Genomic analysis of antigenic diversity in Brazilian Trypanosoma vivax strains

Project summary

Animal African trypanosomiasis (AAT) is a livestock disease caused by a blood parasite called Trypanosoma vivax. In South America, biting flies transmit T. vivax resulting in frequent AAT epidemics, substantial animal mortality and economic loss.

The development of vaccines against AAT in Brazil and elsewhere is a priority. A vaccine has enormous commercial potential in Brazil, which is the world’s largest beef exporter and where meat exports are around 7% of GDP. AAT infection reduces profit per animal by 11%, so a sustainable solution to AAT will have direct economic benefits to livestock production in Brazil and across South America. However, research on human trypanosomes has shown that they change their surface proteins to prevent the immune system from identifying and destroying them. Due to this process of antigenic variation, vaccination against AAT has generally been considered impossible.

However, our research on T. vivax has identified a suite of T. vivax-specific cell surface proteins that do not display antigenic variation, but do elicit strong immune responses in natural infections, and we have developed a system for producing T. vivax proteins for vaccination. One critical aspect of deciding if these antigens could work in a vaccine is their population genetics. To work universally, the vaccine antigen must be recognised every time a T. vivax infection occurs. This will only happen if the antigens are relatively well conserved across the parasites circulating in Brazil, which may have originated from multiple sources in Africa.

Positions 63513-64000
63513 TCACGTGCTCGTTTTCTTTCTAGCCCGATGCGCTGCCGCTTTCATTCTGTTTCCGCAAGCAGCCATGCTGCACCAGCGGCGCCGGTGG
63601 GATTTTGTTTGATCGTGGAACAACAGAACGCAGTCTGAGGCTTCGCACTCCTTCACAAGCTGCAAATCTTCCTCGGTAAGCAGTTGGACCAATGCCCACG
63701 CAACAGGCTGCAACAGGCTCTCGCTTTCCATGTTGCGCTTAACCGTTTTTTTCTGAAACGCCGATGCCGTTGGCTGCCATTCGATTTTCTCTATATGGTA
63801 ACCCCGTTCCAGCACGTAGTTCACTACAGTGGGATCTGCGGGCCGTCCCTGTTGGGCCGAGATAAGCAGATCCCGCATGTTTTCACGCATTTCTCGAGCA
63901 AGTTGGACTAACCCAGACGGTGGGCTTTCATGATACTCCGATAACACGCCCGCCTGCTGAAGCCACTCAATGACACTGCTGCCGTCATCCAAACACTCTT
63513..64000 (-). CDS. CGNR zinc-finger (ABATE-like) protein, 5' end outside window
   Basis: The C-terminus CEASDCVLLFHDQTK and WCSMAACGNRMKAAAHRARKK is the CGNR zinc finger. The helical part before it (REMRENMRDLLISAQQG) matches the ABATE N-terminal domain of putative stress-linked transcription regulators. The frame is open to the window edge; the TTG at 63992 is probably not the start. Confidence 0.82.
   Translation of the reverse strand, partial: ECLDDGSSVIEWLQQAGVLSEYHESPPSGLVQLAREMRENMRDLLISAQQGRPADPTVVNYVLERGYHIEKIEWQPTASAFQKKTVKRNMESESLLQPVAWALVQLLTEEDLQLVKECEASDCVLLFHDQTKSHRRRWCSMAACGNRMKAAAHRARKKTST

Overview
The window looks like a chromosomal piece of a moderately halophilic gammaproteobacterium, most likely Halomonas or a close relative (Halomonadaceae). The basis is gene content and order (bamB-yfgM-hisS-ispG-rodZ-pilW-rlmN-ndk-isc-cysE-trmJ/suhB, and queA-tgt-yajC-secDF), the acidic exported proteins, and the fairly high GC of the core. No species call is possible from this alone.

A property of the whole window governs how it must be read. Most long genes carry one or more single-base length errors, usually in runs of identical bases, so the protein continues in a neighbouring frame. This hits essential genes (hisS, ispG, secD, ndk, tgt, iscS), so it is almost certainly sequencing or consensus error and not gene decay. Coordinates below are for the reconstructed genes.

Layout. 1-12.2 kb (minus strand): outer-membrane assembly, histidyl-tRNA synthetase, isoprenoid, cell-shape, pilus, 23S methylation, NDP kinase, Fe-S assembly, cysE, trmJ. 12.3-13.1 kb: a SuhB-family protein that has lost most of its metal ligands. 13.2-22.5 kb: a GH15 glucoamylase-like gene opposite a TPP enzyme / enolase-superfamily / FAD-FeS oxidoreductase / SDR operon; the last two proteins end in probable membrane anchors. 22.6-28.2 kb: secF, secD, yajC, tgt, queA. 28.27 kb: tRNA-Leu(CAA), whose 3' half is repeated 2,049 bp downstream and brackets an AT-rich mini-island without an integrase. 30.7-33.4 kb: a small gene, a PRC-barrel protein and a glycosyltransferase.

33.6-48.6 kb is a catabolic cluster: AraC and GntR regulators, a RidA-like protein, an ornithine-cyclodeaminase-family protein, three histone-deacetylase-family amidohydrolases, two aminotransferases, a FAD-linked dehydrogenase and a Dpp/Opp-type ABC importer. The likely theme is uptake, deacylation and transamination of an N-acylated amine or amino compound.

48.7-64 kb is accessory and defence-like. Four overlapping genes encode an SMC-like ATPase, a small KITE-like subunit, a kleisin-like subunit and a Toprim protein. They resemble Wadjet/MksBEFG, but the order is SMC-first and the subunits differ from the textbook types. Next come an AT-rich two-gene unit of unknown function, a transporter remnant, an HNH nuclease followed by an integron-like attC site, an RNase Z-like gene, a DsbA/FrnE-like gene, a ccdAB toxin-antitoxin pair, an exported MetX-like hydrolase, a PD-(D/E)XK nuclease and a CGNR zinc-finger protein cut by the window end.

Our aim was to analyse genomic variation among Brazilian T. vivax genome sequences, to quantify the amount of variation in both Variant Surface Glycoprotein (VSG) genes and other, non-variant antigen genes. After comparing genomic repertoires of these gene families across Brazilian and African T. vivax strains, we concluded that these are largely conserved and not subject to frequent gene gain and loss, which would cause strains to diverge substantially over time. Our analysis of gene expression suggested that there could be substantial variation in which genes in the various families are expressed at a given time, which might compromise their use in a universal vaccine.

This project has provided key information on the natural polymorphism of Brazilian T. vivax antigens, which will be important when identifying a combination of protective antigens that can be used as an experimental vaccine in a clinical trial; this is an essential step in removing the burden of AAT on animal health and economic prosperity.